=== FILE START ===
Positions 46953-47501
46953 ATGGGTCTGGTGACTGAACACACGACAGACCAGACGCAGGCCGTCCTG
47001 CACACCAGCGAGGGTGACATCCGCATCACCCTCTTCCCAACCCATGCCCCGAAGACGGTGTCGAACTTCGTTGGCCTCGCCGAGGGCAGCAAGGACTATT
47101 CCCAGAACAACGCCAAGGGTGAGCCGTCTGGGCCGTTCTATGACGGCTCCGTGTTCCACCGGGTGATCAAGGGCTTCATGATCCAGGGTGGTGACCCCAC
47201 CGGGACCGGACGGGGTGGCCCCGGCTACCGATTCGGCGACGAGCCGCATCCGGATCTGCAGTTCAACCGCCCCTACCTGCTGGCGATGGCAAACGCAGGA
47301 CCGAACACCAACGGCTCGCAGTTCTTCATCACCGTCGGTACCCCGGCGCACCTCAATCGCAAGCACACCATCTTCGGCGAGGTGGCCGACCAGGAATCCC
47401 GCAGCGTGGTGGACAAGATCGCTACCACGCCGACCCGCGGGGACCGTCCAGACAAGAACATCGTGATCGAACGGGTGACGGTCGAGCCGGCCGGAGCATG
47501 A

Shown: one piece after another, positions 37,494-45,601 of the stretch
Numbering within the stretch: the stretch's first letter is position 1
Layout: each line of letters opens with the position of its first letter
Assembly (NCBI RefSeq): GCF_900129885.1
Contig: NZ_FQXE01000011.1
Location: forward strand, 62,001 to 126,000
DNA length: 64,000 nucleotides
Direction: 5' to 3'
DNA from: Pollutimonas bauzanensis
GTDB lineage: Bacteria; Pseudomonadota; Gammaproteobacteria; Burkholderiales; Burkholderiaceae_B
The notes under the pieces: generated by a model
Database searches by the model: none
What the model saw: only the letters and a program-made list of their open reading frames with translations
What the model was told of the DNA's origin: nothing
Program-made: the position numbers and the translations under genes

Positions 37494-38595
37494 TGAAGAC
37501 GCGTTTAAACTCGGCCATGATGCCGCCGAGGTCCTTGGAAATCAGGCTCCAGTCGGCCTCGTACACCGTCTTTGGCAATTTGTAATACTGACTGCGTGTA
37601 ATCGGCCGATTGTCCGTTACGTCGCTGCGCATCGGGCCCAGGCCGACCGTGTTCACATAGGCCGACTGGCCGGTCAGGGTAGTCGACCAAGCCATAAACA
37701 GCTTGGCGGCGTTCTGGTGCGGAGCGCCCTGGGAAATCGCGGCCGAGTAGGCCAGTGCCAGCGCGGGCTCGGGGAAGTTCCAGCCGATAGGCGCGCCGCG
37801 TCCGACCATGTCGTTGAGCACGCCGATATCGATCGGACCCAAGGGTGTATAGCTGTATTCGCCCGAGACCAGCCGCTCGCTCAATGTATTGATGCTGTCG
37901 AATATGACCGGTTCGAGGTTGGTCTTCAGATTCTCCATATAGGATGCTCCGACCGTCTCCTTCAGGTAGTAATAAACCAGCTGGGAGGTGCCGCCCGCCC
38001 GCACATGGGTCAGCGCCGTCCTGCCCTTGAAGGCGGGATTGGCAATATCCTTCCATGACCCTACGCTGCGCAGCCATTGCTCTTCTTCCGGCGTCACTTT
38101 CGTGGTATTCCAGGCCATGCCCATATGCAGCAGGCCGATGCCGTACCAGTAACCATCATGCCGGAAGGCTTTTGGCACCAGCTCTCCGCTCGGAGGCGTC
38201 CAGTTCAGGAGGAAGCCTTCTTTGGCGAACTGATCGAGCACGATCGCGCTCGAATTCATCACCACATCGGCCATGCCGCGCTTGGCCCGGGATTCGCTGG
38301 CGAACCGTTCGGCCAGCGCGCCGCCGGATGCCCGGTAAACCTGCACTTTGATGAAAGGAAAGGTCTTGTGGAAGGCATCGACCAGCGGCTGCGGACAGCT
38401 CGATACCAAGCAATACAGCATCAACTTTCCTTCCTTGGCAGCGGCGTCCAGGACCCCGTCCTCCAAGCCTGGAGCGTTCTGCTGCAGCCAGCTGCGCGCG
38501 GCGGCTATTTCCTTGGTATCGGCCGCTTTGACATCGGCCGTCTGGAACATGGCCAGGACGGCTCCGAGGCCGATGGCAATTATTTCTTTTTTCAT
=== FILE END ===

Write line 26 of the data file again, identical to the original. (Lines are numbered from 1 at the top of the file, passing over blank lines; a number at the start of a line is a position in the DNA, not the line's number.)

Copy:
37501 GCGTTTAAACTCGGCCATGATGCCGCCGAGGTCCTTGGAAATCAGGCTCCAGTCGGCCTCGTACACCGTCTTTGGCAATTTGTAATACTGACTGCGTGTA